In an increasingly global world, physical theatre has taken on a new importance. Theatre companies want to perform at a growing number of international festivals, and the best path towards universal understanding is doing shows without words. However, there’s nothing trendy about Paolo Nani, arguably the world’s premier mime artist and pedagogue who runs workshops around the globe. Eschewing seductive multimedia effects, and even dramatic lighting techniques, Nani depends upon his face, body and impeccable timing to tell his story.
Born 1956 in Ferrara, Italy, but now based in Denmark, Nani started performing in 1978 and formed his own company in 1995. To date, the company has logged over 1,000 performances throughout Europe, Asia and South America – and even Greenland. His well-travelled The Art of Dying (2003) uses gentle comedy to explore what happens to a clown double-act when one discovers he is terminally ill. Jekyll on Ice (2012) has Dr Jekyll as an ice cream vendor, with a working ice cream machine, and his latest show, Small Catastrophes (2014), covers the minor incidents and accidents that happen on stage.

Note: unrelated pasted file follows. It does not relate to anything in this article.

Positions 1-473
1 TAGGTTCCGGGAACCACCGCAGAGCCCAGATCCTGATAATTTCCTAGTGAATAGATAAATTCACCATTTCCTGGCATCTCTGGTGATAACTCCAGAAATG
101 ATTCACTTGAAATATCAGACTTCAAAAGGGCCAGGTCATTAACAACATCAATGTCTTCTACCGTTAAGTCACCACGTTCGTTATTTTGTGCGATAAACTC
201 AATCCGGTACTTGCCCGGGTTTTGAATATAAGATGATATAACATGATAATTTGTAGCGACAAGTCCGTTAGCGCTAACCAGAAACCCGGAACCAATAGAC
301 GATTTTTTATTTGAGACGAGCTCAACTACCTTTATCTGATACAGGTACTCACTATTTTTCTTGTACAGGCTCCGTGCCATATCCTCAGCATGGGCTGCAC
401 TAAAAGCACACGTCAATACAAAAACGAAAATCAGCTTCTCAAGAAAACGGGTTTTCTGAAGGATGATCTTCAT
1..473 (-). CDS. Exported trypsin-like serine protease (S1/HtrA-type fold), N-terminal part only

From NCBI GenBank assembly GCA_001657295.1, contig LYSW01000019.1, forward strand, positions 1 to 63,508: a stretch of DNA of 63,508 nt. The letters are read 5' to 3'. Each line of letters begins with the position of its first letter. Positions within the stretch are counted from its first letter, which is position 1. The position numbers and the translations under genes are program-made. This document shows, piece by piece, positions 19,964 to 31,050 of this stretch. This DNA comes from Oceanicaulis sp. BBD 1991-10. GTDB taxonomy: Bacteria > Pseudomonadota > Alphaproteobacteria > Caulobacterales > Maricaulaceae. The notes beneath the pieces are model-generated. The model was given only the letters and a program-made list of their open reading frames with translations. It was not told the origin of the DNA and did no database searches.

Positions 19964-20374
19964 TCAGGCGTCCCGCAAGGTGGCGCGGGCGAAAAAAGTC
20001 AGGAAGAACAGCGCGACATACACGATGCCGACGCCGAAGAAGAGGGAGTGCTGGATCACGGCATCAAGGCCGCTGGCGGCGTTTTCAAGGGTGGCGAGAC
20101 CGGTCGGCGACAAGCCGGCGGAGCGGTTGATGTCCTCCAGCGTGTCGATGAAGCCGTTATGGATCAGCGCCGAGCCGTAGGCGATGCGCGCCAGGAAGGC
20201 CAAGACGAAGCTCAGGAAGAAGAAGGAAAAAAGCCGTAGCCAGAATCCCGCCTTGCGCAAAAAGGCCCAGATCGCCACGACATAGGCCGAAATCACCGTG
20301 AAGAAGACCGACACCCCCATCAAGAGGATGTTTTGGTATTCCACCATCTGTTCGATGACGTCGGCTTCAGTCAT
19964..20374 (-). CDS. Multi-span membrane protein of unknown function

For his now-iconic The Letter (1992), Nani tells the same story 15 different ways – drunk, vulgar, magical, without hands, or in the style of western, horror and silent films, to name but a few. Nani proves how much can be done with a well-trained face and physique, and the reviews for Denmark’s most-toured show are astronomical. This is elegant – or comical, or even crude – simplicity at its best, as well as a master performer at his finest. Not to be missed.